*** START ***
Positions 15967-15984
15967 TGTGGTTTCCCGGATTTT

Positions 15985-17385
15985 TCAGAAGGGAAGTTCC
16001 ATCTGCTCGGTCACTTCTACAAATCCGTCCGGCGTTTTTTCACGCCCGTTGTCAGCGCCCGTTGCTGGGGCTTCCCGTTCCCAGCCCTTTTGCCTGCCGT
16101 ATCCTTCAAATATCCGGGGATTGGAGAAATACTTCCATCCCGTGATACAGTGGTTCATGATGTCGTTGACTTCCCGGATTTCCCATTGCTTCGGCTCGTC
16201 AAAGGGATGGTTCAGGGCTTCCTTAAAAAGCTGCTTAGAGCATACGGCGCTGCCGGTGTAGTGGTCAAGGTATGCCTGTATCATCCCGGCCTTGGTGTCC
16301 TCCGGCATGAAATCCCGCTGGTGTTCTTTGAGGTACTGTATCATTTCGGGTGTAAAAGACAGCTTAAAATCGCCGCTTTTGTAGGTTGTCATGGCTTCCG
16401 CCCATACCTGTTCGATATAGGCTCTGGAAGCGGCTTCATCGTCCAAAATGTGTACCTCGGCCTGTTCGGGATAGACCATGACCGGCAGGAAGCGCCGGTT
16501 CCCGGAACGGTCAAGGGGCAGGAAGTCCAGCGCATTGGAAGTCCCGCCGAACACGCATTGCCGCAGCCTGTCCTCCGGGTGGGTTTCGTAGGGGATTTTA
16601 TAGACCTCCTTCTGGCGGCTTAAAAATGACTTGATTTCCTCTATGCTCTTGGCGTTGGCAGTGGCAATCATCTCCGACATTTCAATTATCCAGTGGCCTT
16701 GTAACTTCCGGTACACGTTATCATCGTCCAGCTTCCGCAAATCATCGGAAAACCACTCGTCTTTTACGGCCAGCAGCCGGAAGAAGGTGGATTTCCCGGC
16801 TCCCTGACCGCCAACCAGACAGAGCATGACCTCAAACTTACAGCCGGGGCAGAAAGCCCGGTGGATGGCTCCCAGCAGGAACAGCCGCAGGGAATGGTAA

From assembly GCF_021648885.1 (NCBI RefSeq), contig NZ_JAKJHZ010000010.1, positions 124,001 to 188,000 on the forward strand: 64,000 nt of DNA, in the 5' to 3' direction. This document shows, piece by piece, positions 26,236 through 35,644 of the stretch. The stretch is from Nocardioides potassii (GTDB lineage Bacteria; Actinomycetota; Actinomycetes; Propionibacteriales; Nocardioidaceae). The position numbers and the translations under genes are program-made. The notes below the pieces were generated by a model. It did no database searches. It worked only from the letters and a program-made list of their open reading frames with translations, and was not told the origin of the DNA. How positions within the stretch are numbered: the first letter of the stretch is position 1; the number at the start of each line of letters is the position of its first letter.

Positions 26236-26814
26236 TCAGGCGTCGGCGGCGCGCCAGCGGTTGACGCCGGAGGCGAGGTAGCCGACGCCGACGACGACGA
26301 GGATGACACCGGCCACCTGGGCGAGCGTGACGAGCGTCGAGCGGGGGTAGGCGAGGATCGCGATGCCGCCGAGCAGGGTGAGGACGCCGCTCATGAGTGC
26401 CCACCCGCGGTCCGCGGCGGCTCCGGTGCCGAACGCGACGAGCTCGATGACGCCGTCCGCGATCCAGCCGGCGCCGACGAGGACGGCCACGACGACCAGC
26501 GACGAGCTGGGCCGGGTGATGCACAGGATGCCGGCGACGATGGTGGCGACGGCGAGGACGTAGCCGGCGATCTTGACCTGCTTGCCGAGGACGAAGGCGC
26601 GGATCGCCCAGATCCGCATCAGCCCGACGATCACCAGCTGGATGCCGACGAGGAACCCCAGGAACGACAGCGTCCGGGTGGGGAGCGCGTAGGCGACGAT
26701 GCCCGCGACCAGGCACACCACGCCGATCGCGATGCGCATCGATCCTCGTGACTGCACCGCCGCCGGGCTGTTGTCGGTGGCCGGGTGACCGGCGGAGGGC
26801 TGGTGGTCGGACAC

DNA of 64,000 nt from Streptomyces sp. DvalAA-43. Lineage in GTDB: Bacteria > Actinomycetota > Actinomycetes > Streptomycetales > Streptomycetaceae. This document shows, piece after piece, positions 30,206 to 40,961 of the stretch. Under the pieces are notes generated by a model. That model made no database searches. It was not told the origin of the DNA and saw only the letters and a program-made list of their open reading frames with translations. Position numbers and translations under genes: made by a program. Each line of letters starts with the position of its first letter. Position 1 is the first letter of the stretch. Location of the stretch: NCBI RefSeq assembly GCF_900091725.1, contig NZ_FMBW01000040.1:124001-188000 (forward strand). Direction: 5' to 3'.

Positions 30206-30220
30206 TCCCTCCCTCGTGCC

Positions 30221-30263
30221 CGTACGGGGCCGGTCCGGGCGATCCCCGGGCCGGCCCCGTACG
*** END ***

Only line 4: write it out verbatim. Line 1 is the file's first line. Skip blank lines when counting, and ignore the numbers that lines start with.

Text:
15985 TCAGAAGGGAAGTTCC